New radio map of Jupiter reveals what's beneath colorful clouds
Astronomers using the upgraded Karl G. Jansky Very Large Array in New Mexico have produced the most detailed radio map yet of the atmosphere of Jupiter, revealing the massive movement of ammonia gas that underlies the colorful bands, spots and whirling clouds visible to the naked eye.
The University of California, Berkeley researchers measured radio emissions from Jupiter’s atmosphere in wavelength bands where clouds are transparent. The observers were able to see as deep as 100 kilometers (60 miles) below the cloud tops, a largely unexplored region where clouds form.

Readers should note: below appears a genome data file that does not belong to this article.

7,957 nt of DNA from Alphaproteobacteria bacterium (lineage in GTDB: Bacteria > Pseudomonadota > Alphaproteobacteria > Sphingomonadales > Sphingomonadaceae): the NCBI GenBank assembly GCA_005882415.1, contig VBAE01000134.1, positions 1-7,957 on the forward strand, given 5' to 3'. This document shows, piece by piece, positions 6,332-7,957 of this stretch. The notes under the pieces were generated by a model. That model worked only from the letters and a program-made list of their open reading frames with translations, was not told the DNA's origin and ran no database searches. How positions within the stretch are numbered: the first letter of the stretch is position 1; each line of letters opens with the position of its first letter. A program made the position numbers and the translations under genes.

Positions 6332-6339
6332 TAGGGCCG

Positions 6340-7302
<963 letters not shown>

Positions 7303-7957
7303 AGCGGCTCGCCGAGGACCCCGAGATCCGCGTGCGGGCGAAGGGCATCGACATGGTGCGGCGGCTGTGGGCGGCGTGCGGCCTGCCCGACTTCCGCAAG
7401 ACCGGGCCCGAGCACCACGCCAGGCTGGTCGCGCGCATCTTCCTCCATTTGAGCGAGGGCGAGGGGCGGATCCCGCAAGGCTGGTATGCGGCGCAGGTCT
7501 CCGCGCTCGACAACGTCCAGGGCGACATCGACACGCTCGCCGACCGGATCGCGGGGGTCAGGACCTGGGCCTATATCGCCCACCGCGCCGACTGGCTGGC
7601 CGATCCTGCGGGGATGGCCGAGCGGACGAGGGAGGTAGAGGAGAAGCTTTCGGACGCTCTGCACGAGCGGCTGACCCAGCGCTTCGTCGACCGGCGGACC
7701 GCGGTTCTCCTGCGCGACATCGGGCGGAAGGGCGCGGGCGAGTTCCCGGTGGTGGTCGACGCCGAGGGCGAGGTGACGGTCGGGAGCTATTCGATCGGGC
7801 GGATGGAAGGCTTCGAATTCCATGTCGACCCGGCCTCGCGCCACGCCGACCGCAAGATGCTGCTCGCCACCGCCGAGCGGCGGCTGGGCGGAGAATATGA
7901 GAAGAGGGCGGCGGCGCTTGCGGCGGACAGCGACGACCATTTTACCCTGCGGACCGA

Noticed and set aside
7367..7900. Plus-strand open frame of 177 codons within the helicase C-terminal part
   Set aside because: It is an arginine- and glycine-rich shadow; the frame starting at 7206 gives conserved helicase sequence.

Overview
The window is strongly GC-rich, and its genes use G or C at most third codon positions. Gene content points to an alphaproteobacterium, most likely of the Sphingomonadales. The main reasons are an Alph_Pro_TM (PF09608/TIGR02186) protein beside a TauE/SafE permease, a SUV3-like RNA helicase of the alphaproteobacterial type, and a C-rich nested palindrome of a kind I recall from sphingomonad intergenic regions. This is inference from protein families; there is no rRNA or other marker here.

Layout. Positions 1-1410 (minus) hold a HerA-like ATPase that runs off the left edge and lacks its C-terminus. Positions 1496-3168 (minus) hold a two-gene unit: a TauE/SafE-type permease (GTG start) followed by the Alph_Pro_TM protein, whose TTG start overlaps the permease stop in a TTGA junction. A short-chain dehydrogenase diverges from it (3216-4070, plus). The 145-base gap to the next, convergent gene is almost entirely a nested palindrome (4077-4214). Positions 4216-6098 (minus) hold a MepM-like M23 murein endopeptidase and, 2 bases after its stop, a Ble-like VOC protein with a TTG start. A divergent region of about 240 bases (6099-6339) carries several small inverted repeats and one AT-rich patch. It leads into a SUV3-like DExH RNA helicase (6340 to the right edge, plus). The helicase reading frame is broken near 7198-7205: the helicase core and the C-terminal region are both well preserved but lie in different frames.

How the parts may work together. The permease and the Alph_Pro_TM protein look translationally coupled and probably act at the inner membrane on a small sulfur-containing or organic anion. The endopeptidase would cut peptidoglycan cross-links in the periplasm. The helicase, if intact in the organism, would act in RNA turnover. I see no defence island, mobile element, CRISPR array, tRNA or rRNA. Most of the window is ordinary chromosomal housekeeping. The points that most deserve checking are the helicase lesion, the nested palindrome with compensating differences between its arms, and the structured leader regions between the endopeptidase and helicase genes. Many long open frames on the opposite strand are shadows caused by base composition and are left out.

The planet’s thermal radio emissions are partially absorbed by ammonia gas. Based on the amount of absorption, the researchers could determine how much ammonia is present and at what depth.